FATCA: High-Cost Initiative To Curb Tax Evasion
Published on 30 Sep, 2015
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Enacted by the United States Congress in March of 2010, the Foreign Account Tax Compliance Act (FATCA) is a federal law meant to deter tax evasion.
Arguably one of the US government's most controversial mandates in recent times, the act aims to curtail routes that wealthy investors and corporations usually take to stash money in tax havens abroad.
In agreement with 112 countries, FATCA calls for greater reporting compliance and information sharing among multiple tax jurisdictions, impacting various stakeholders in the value chain, from governments, banks, and financial institutions, down to IT and consulting firms, as well as individual US citizens.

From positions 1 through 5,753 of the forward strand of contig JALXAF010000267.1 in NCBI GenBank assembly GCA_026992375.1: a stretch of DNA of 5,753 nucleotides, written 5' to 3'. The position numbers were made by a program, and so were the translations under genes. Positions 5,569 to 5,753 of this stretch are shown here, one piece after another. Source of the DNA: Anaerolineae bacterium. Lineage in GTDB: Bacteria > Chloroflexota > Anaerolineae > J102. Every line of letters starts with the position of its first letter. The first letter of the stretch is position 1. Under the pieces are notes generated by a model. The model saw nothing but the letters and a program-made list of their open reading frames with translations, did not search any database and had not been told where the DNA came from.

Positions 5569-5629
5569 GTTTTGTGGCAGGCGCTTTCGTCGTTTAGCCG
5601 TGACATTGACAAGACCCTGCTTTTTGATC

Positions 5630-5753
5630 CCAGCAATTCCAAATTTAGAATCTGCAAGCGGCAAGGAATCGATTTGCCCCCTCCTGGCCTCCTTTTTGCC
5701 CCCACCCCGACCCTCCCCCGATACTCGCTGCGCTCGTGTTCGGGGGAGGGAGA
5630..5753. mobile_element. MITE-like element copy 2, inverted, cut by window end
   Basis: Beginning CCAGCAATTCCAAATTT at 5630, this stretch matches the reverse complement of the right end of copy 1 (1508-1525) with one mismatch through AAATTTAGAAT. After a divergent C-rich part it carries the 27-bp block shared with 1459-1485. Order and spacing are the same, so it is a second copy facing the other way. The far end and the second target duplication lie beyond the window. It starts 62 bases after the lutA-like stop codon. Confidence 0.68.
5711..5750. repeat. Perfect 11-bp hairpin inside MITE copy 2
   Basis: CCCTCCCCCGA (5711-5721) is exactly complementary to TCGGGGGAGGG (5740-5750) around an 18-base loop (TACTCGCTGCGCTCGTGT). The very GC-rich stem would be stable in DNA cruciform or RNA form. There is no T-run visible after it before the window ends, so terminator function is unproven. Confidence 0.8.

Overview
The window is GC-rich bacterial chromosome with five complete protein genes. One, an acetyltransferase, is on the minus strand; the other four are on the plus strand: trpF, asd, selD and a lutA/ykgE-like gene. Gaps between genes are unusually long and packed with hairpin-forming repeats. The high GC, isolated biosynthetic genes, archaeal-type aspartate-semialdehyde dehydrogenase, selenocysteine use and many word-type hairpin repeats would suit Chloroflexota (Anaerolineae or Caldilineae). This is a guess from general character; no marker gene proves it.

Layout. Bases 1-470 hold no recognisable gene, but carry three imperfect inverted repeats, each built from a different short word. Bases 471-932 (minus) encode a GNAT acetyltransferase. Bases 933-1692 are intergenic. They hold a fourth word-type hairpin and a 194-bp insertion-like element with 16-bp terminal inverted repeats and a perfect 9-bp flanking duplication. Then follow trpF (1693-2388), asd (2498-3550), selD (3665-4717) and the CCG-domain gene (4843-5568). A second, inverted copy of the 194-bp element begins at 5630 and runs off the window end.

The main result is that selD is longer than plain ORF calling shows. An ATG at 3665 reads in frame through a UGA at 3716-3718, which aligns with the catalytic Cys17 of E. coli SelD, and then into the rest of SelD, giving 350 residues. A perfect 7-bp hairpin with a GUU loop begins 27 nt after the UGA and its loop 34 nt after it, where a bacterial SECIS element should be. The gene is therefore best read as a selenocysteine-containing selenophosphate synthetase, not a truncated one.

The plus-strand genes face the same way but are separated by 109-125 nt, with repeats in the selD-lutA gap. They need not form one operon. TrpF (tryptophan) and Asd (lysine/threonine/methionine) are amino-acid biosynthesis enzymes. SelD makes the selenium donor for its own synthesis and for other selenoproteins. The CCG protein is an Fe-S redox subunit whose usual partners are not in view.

The act will allow the US government to identify American taxpayers who have accounts at foreign financial institutions (FFIs) and enforce reporting of those accounts; compelling investors and institutions to reconsider investments and ways of doing business.
The act is not without its pitfalls however; the cost of compliance, implementation, and other legalities may prove to be an impediment to collecting taxes from offenders.
Although financial institutions would be hard-pressed to implement FATCA-friendly systems and procedures, the US government as well as IT and consulting firms would stand to gain.
Whether it achieves its purpose or falls short, FATCA's efficacy is sure to be tested in the years to come.